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in some sequestered path which is but seldom trodden by any feet saving their own! What terrible havoc the murderous gun makes with their splendid feathers, scattering their gold and crimson and purple plumes upon the wind, and drawing down the bright scarlet rim that encircles their deep-shining eyes, which the filmy darkness covers ! The sound of their voices, too, calling on each other from the distant thickets, harmonises well with the silence of the scene. Then to come upon them unawares where they are squatting among the entangled grass and plants, and see them spring up, and with a loud noise whirr through the woven branches to some more secret covert, is a beautiful and striking sight, and especially in this month, when every motion of their strong wings scatters a shower of golden leaves to the ground. Lovely are the woods at all seasons, but never more so than in autumn, when they stand robed in solemn grandeur, like giants battling with the spoiler who has come to divest them of their splendid attire, which every motion of their brawny arms shakes off, while the watching wind laughs at their strength, and, gathering up their fallen honours, drives them before him, and goes whistling in triumph over the valleys.

Although autumn is beautiful to look upon, still it is a melancholy sight to witness the falling leaves to see all that rendered summer so green and lovely unhoused, turned out from their shady dwelling-places, dividing even themselves, and each carrying away a portion of its home, and wandering on to destruction over the earth which they above all other things had adorned. Who can walk abroad at such a season without thinking of that change which must ere long take place without turning a thought towards those who are gone those whom we loved and conversed with, and with whom we have often wandered in spring, in the leafy bloom of summer, or in the solemn silence of autumn ? What pleasant companions have we parted with—what valued friends have heen called away! Some of them, too, were young and beau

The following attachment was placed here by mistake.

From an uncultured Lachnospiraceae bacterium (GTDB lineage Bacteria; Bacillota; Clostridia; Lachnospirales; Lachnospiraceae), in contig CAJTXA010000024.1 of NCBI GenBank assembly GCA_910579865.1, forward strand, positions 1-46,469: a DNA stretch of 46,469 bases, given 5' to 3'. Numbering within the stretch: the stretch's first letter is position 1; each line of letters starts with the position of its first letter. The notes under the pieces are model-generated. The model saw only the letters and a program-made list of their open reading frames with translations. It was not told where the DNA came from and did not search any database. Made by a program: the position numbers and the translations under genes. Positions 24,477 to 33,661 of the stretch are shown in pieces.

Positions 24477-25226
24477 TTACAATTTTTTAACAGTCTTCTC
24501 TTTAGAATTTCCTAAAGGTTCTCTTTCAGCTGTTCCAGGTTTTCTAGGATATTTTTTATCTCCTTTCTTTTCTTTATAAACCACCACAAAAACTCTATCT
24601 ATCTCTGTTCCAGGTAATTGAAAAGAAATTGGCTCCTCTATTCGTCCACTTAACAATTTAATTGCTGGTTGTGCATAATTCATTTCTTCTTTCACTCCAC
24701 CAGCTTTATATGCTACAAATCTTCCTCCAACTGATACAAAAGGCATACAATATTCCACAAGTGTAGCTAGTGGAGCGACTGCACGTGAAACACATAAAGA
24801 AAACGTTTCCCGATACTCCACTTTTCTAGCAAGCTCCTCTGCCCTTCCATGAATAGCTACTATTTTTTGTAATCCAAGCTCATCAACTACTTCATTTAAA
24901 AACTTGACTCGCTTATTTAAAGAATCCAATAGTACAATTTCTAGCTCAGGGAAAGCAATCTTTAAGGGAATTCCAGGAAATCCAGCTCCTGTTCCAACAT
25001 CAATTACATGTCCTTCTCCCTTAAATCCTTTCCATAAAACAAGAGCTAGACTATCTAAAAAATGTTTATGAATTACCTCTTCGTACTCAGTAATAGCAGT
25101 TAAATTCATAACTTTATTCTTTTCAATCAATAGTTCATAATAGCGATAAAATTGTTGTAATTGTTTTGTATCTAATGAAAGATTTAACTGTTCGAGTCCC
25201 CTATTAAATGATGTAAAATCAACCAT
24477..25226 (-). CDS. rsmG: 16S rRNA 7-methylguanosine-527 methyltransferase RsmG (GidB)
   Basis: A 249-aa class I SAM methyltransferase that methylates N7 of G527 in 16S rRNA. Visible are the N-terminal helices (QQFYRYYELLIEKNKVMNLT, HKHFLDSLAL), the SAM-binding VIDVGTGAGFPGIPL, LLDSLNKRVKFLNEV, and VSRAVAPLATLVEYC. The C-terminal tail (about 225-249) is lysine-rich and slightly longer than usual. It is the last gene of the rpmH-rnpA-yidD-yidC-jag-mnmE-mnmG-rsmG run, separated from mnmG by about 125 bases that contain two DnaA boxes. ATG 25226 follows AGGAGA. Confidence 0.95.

tiful, with rosy health enthroned in their cheeks, and delight · brightening in their eyes. How short a time it seems since we went with them to gather violets! Who could have deemed that so

soon the voice which gave utterance to all those pleasing thoughts—that poured forth words rapidly as a bird utters its own music-should become mute? And could all those young hopes die ? could those ideas perish which grew daily in their own strength, apparently independent of the body, gathering power from things unseen, saving to the mind's eye, and visiting remote worlds, which fancy peopled-even such as they dreamed the soul would inhabit? But they are gone!

The tender spray, dotted with ten thousand hopes, realised the expectations of Spring, and flushed broadly into Summer's green lap their full tribute of leaves; and Autumn came with such stealthy steps, that his march was unperceived; and brought such a beauty in his decay, that we saw not the havoc he had made, until Winter showed his bleak forehead in the naked distance, and gazed in proud triumph on the desolating marauders he had let loose.

“ This is the state of man! To-day he puts forth

The tender leaves of hope ; to-morrow blossoms,
And bears his blushing honours thick upon him ;
The third day comes a frost, a killing frost,
And when he thinks, good easy man, full surely
His greatness is a-ripening, nips his root,
And then he falls.”

What visions have we beheld in forests floating among the summer greenery, as we lay with half-shut eyes

“ Under an oak, whose antique roots peep'd out

Upon the brook that brawl’d along the wood !” Sometimes the long leaves talked and swayed to and fro in breezy eloquence; now lifting up their husky voices, and sending forth a string of rustling words; then sinking down to prolonged whispers, just moving their green lips, and making

sounds a little lower than the lisping of the brook. Then a golden form would spring from a pillow of light, and bury its beamy head in the blue folds of the foliage, its twinkling feet glittering among the heavy grass, which shone like silken tassels beneath the pressure of the tall sunbeam. The rainbow-dyed plumage of the pheasant squatting under the broad fern spread out before our dreamy eyelids like the rich folds of an eastern maiden's mantle ; and the darker leaves of the underwood threw out lines of raven tresses; and the jarring of branches sounded like the tramp of horsemen who were in search of the brighteyed sultana. Two pale flowers bending towards each other formed her clasped hands; and as they moved nearer together, our heart sent forth a prayer for her safety. The dark trailing bramble falling in stripes over the red bracken imaged a crouching tiger on the watch beneath an old oak; the moving spray of a woodbine seemed coiled like his tail in anger ; and the crimson flowers of the betony brightened into eyes which we gazed upon until they glared, and even uplifted our arm with a sleepy effort to parry the anticipated spring. Then we listened to the sound of “the rivulet,” that